Lost in Translation
Distilling hard truths through movement
Jayde Tynes and Liliona Quarmyne would love to bring you into an empowering experience of genuinely participating in community through your own truth-telling and movement.
Lost in Translation invites participants to embrace their truths and live their discomforts through guided movement. The workshop is a three part practice that asks participants to be truth seekers, truth tellers and truth responders. As truth seekers, we use our bodies to help us to discover and delve into our own honest and sometimes uncomfortable truths. As truth tellers, our bodies become tools through which we can share our self-discoveries. As truth responders, we navigate the ways in which our bodies can open us to receive the truths of others while simultaneously expressing our own. The three steps come together to allow us to better understand and support each other’s honesty as a form of liberation. Jayde and Liliona invite you to join them in community to discover ways to harness your ability to speak your truth and to overcome challenges of discomfort, while simultaneously creating space for others to discover truths in themselves and in others.
Lost in Translation is designed for individuals and groups who have experienced barriers to honestly and fully participating in diverse communities due to emotional discomforts that are lost in translation. If you are up for the challenge of liberating your truth, expressing it, and discovering the emotional movement that is within you, then this workshop is for you. Come explore yourself!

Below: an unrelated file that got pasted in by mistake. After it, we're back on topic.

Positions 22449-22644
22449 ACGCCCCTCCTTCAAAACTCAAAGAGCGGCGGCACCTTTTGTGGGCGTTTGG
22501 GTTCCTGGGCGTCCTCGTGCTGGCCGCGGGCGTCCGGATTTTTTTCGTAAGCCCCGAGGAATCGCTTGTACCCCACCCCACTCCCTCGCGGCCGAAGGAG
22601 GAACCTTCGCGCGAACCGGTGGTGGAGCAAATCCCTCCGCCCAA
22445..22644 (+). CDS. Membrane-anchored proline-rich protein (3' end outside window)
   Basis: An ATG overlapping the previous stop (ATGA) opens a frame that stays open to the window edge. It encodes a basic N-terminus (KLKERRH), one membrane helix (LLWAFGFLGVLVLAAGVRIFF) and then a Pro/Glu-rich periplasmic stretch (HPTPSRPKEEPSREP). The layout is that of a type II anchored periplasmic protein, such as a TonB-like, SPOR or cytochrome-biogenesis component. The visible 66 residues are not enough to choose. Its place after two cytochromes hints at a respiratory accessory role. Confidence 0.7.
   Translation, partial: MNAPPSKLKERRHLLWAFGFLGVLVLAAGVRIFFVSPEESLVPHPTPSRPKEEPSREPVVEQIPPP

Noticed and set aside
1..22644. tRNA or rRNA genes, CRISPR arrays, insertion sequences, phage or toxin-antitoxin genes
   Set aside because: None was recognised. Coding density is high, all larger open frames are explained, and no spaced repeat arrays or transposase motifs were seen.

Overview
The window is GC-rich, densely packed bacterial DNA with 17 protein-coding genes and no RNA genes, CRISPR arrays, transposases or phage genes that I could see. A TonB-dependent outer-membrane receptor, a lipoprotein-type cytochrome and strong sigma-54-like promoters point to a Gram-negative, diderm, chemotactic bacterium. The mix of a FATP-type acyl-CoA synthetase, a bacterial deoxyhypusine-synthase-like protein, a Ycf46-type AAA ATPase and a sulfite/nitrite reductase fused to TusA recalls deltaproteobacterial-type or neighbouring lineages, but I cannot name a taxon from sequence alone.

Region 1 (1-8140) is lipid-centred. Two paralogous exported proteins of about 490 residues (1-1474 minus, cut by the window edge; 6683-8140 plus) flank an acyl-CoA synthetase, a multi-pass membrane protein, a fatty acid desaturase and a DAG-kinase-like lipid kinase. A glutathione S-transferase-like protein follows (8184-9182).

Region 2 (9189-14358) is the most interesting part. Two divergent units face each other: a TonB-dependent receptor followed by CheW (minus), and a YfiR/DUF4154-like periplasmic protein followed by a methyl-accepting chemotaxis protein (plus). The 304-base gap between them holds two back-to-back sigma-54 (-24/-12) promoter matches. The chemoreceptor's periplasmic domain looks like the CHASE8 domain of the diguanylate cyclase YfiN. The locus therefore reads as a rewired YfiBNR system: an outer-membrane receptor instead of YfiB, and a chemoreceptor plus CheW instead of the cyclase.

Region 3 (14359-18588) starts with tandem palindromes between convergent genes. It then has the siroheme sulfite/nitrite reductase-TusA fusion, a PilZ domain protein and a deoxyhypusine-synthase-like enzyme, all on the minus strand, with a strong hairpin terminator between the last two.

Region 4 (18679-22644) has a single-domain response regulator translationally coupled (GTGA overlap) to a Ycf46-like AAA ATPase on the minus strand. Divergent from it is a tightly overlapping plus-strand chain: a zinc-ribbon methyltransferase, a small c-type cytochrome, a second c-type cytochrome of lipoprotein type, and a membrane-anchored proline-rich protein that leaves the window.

Jayde TynesJayde Tynes, born in Nova Scotia, Canada is unapologetically Scotian; meaning she embraces and incorporates her African Nova Scotian and indigenous culture in everything that she does. She has now moved to London, UK and is currently working on producing and hosting her own podcast, focusing on the complexities and connections between persons within the African diaspora.
Jayde is currently the executive director of a non-profit she founded in the spring of 2016 called “The Bridging Bus” which aims to further progress individuals’ capacity for self-determination within the African Nova Scotian community. In addition; she will be attending Kings University in the fall to pursue a Master’s degree in Journalism. Her passions for life and learning are in the areas of social justice, advocacy journalism, climate justice and internationalism.
Liliona has an eclectic background and a diverse set of trainings and experiences. As a result, she wears many hats – choreographer, dancer, actor, dance teacher, singer, community organizer, and facilitator. Liliona choreographs and dances across Canada and internationally, including performing with Compagnie Danse Nyata Nyata, creating with Diane Roberts through the Arrivals Personal Legacy Process, and choreographing for the Noyam African Dance Institute. Drawing on her extensive training in dance, theatre and African Studies, Liliona also creates and performs new works as an independent artist. Her recent pieces include Resonances of a Warrior Boy, We are Every Moment, Dressed in Voices, Tide, Oppression, and Inside-Outside: the Dance of the Box. Having worked in a number of social justice contexts, including her previous experience at the Tatamagouche Centre and her current position at the YWCA, Liliona is also an experienced facilitator in social justice programming.
Liliona believes that the performing arts can play a central role in the empowerment of communities, and in the development of identity. She strives to create art that is provocative, grounded, and deepens our understanding of the human experience.